17. It feels like it's from the eighties, and when the weird meta-comicky jokes start in like the last quarter, it feels unfocused instead of inventive. Still though, everything else totally works, dude was a comic book master genius, lots of things *do* feel inventive and exciting, and the little peanut who runs around naked and peeing on everybody- because of empathy with animals?- is my favorite comic book character in a long time. Isla is totally right and now I totally want to read the rest of [...]

    18. Die US-Paperback-Ausgabe von Vertical kostet nur halb so viel wie gebundene Ausgabe von Carlsen Comics. Da muss ich nicht wirklich nachdenken. — Die japanische Originalversion wurde gespiegelt und wird also westlich von links nach rechts geblättert & gelesen.Meine erste Tezuka-Lektüre und ich verstehe, warum er als Großmeister gilt. Scheinbar mühelos gelingt ihm, Abenteuer, Geblödel, Tragik, Märchenhaftes & brutale Realität miteinander zu vermengen, um in diesem ersten Band (von [...]

    19. I'm very fortunate to live up the street from a most awesome bookstore, Copacetic Comics, which carries a very well-curated selection of graphic novels, comics, small-press/indie books, and other assorted words of interest.I had gone into the store looking for Charles Burns' Black Hole (for the very eclectic book club I'm a member of) and as it was a quiet, summer afternoon, started chatting with the owner. Being a bit unschooled in graphic novels beyond the big-guns like Sandman, Persepolis, an [...]

    20. Mahabharata dan Ramayana mengesankan keteraturan. Para brahmana yang bijaksana dan para satria yang gagah perkasa yang bertindak sesuai dharma masing-masing. Kita bisa menangkap kesan harmoni dan keselarasan dari sistem yang berlaku saat itu. Misalnya saja, waktu perang Bharatayudha terjadi, kedua belah pihak menyepakati dulu bahwa perang harus berlangsung di padang Kurusetra.Sayangnya sebuah sistem bisa menjadi korup, seperti halnya yang terjadi di India pada saat lahirnya pangertan Siddharta G [...]

    21. This story is around the arc of the birth of Siddartha. There’s no main character (maybe Tatta, but the story is not told only on his perspective), and each chapter is told on parallel or on another point of view on different set of characters, a similar style that he use on Adolf. Tezuka takes some liberties, like appear in the story or making modern jokes, even one character on a rage brakes the vignettes. This helps lifting a lightly the serious veil, but not affecting the story or losing t [...]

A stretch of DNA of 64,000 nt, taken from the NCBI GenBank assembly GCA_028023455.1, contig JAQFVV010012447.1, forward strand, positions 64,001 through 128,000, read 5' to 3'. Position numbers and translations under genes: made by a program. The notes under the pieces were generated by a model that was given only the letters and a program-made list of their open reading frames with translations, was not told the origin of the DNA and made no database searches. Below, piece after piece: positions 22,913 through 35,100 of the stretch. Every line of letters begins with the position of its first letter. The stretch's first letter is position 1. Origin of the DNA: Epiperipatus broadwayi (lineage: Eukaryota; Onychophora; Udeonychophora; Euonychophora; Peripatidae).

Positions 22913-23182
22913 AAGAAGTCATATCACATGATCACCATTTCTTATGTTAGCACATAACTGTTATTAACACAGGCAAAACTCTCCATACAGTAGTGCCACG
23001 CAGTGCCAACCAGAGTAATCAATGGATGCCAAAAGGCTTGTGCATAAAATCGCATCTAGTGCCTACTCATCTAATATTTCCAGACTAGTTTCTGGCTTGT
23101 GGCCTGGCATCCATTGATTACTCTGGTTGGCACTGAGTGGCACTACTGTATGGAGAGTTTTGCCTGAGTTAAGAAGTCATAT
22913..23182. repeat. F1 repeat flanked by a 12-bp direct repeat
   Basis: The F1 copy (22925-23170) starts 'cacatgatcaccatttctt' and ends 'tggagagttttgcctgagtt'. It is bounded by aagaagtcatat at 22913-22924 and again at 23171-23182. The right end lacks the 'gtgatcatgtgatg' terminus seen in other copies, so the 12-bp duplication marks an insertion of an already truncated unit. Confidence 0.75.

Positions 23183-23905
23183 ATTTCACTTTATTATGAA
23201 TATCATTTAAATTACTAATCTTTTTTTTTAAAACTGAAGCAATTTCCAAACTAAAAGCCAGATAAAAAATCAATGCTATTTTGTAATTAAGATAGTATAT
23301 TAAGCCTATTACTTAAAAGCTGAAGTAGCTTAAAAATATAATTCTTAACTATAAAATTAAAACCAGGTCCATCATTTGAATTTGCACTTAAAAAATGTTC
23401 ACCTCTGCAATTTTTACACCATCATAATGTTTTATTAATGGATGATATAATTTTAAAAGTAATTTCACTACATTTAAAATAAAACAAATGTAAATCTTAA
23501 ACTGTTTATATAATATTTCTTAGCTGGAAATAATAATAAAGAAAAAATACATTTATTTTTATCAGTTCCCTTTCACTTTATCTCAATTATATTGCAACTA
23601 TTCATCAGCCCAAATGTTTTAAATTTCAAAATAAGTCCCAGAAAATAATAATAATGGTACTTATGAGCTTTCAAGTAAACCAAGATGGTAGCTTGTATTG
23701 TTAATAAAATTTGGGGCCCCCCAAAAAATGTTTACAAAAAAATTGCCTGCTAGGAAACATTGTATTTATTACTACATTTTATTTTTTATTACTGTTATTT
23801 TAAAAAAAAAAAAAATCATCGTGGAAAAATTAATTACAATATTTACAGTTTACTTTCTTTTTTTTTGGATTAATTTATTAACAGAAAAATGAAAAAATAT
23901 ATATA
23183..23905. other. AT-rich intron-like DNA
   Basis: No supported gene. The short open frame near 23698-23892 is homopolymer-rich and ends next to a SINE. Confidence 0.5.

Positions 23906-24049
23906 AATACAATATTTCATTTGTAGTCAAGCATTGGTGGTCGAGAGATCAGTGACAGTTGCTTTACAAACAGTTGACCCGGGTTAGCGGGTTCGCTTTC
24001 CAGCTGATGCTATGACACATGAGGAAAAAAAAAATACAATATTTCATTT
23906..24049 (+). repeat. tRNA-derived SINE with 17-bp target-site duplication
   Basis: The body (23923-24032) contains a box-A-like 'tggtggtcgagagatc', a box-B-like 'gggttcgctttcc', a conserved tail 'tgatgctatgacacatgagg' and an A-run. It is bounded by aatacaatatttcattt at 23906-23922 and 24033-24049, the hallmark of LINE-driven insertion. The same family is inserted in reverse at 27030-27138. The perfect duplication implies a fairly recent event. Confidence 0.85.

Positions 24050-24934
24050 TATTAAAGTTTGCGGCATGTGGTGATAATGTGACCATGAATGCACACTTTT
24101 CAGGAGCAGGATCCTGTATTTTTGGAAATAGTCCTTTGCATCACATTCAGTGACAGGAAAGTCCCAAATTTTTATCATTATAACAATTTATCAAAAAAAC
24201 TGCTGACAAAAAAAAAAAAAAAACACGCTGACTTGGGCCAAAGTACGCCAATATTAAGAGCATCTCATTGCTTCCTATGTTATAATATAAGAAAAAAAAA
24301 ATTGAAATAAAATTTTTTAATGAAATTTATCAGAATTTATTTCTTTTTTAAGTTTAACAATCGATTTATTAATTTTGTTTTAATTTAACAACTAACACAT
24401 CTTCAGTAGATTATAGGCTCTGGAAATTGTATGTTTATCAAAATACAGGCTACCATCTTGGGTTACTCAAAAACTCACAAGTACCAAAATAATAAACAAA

22. Tezuka's liberal adaptation of the Buddha story is both riveting and kitschy in its use of 80s lingo and Manga humor and silliness. In the end, Tezuka's ability to tell a fast-paced, well-oiled tale outshines all these cartoonish trappings.Notes:The mix of Manga humor and action with the gravitas of a spiritual text is discriminating and quite original. Tatta's use of 80s lingo takes away from the any of the period believability in the story. Chapra and Tatta's stories are heartbreaking but lose [...]

    23. Not really knowing anything about Buddha or Buddhism, this graphic novel was a great way for me to learn a bit about this very famous historical figure. Though I'm not a fan of the manga-style drawings, I believe that it was a valid choice to lighten up a story so filled with details and "mythological" events that supposedly let to formation of its main character.This first book (I believe there are six or seven more) introduces us to two interesting characters: Chapra the slave and Tatta the pa [...]

    24. Written by the late great Osamu Tezuka Buddha, Vol. 1: Kapilavastuis a great start to a great series. Interestingly enough, Buddha (at this point known as Siddharta) is barely in the story, appearing as a newborn baby. The actual main characters of this book is the pariah Tatta, the brahmin Naradatta, the slave Chapra, and his mother who I don't think we ever learn the name of. The story focuses on their journey. Mostly Chapra's goal to rise up from his slave caste even though it is forbidden. T [...]

    25. Overall, I really enjoyed this first volume and would actually love to read the remaining seven volumes as some point. That point may not be right away, but at some point. This first volume follows three main characters: Tatta (a boy with special powers), Narradatta (a monk), and Chapra (a slave who wants to be a noble). Also, the groundwork is laid for the birth of Buddha, which does occur in this book.The illustrations are classic Tezuka and work very well despite the serious subject matter as [...]

    26. Buddha is the greatest man ever lived. His lessons and principles are followed by millions. This book is a marvelous attempt of Osamu tezuka to retell the story before Buddha's birth. And this book is a Manga, but that doesn't make it a failure to emotionally crippling you. It is enlightening to say the least. As our dear Moss once said 'Every value I've ever held is being questioned, and I'm loving it.'In this era of selfishness and greed life lessons of Buddha is a blessing and to be able to i [...]